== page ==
Caribbean weighs in on BREXIT implications

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The Caribbean Community (CARICOM) has begun responding to the news that Britain has voted to leave the European Union (EU). On Friday 52 per cent of voters in a referendum in Britain opted out of remaining in the 28-member grouping. Prime Minister David Cameron has signalled his intention to resign.

The implications are far-reaching globally, with serious consequences for financial markets, investment, trade and overseas development assistant. The pound sterling has dropped to its lowest level in 30 years.

At least one CARICOM Prime Minister has spoken so far about the fallout from the vote.

Dominica Prime Minister, the Hon, Roosevelt Skerrit told a radio station in his homeland that he was shocked at the move.

“It’s a major shockwave, it’s a major shock that has hit the world and it has been felt in Dominica from last night,”the Dominica News Online outfit quoted the Prime Minister as saying in a live interview on Kairi FM on Friday morning.

Prime Minister Skerrit said the repercussions would be felt almost immediately in Dominica since the EU would lose a large chunk of its budget and it would have to restructure its whole approach to financing and development assistance.

“The decision to leave the EU is going to have major, major impact to developing economies like ours which rely heavily on development assistance from the EU,” he stated, adding that this is due to the fact that the priorities and the focus of the EU are going to change to see how it restructures without Britain.

“So the focus now will be within the EU rather than outside the EU and matters relating to the relationship of the EU with the rest of the developing world, Dominica included,” the Prime Minister said.

He pointed out that Dominica had two or three outstanding packages of “significant sums” from the EU.

“One of which is about 8.9-millions euros which we have been promised from the EU as the result of Tropical Storm Erika and the cabinet had decided that that 8.9-millio euros would be used exclusively to continue improving farm access roads in Dominica,” he explained.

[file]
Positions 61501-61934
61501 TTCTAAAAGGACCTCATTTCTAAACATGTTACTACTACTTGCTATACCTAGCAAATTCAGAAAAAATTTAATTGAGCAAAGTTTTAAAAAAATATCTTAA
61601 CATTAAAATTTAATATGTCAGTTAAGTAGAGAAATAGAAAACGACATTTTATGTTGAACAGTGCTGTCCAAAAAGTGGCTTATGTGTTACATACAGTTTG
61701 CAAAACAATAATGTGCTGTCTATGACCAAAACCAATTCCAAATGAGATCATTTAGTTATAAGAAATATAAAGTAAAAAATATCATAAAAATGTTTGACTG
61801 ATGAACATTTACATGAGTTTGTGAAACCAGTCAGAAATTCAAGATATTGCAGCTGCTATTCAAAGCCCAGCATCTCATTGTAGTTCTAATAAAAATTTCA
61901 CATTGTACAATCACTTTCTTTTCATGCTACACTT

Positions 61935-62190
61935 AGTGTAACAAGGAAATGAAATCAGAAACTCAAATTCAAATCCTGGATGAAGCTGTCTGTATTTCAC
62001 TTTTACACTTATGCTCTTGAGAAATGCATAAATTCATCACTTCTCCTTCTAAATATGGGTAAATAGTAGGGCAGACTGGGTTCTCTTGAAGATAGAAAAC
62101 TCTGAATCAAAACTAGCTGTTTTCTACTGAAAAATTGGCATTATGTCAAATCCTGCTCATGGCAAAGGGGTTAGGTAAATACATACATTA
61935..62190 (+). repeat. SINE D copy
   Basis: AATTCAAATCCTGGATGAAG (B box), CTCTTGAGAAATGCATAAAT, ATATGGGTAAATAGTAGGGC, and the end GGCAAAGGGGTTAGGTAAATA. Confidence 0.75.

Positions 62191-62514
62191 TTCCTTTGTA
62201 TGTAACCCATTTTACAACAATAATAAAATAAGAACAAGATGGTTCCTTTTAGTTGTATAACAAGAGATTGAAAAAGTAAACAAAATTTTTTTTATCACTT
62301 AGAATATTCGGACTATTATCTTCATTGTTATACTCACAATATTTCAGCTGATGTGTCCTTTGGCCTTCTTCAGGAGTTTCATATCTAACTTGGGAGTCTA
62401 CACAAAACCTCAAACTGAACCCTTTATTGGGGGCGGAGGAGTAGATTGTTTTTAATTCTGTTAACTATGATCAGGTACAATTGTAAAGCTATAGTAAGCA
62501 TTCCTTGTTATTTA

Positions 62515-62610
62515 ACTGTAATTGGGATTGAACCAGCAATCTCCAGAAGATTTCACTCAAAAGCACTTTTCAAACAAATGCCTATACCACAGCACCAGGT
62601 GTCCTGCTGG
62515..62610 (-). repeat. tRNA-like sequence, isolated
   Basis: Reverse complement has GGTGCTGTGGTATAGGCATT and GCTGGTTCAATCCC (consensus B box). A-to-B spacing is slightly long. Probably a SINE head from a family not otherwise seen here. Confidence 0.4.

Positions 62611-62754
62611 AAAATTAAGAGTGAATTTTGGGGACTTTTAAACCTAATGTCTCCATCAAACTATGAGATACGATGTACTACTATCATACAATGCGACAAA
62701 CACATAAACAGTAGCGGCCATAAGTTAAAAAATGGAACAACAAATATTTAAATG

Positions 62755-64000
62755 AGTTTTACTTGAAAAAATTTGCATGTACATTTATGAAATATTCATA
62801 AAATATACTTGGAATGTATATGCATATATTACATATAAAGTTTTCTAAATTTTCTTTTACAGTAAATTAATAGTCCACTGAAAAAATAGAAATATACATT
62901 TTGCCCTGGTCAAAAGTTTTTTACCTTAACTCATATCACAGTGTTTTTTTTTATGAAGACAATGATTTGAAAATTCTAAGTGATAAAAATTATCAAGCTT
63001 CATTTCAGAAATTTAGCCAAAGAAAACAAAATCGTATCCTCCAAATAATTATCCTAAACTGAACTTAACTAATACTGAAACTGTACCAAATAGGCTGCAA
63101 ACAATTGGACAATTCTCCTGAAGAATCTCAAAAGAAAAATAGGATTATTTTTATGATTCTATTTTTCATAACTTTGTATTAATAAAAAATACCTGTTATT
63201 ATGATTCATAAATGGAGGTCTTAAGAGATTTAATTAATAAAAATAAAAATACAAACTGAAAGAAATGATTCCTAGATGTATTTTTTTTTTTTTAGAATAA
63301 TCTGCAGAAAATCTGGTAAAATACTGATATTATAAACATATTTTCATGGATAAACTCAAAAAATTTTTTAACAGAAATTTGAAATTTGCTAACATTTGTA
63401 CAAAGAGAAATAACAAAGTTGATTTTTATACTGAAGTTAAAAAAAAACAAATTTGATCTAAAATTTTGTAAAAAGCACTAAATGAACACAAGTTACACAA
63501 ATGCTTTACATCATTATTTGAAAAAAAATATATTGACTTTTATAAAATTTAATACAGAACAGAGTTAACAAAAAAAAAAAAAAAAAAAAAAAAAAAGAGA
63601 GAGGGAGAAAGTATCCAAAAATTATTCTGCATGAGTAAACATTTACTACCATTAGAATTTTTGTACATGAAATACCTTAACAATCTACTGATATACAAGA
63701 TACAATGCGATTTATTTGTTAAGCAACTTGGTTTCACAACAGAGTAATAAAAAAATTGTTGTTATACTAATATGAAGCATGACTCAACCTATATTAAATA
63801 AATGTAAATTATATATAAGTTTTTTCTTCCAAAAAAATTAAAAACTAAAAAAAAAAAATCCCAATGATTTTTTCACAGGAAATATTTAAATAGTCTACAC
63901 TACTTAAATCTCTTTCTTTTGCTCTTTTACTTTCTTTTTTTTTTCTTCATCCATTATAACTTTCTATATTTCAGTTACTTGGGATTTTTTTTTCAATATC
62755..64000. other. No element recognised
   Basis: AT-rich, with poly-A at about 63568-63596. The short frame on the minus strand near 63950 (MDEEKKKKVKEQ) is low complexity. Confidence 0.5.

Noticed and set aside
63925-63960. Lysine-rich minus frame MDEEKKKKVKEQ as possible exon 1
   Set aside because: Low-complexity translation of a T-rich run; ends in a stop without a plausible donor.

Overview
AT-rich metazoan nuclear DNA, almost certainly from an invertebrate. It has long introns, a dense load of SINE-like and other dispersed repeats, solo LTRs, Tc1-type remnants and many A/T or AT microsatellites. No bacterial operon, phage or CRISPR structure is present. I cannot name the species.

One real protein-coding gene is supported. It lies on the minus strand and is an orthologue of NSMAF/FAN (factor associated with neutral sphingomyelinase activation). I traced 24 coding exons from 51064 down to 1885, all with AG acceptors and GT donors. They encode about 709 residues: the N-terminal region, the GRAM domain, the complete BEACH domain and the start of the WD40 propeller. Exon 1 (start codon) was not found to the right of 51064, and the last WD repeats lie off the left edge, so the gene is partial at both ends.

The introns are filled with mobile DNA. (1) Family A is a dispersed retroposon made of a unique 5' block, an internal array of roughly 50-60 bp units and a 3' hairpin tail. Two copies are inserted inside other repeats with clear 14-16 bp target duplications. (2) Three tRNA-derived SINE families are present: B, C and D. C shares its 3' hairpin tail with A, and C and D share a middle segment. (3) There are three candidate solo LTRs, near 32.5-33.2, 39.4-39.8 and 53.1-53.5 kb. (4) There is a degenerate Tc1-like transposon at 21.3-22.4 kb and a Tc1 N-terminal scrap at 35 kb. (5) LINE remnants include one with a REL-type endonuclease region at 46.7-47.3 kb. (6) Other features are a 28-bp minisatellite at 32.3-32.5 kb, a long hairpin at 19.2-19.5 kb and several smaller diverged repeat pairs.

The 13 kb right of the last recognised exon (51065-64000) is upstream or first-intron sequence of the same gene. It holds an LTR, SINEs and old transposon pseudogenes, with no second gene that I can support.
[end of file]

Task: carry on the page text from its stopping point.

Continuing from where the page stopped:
“…we have an existing contract of over $22-million or so for 10 or 12 feeder roads and the other feeder roads that were not captured in this financing, the cabinet has decided that we would use the 8.9-million euros to continue and to complete the rehabilitation of all feeder roads across Dominica and there are also other budget support that are outstanding from the EU.”

Other Regional voices have expressed concerns over the vote.

Lecturer in political science and international relations Dr Kristina Hinds-Harrison told Barbados TODAY a vote which favoured Britain severing ties with the 28-nation bloc would have serious implications for Barbados and other CARICOM countries that have signed on to the Economic Partnership Agreement (EPA), which governs trade with the EU.

“This agreement would, in some ways, be a lot less meaningful because the major trade partner for the English speaking Caribbean countries would no longer be a member of the EU. So this kind of relationship would have to be renegotiated or negotiated outside of the context of the EU and that certainly is an inconvenience,” she said.

She added that Britain’s exit would also lead to uncertainty on other issues, including immigration, development funding and trade for Barbados and the Region.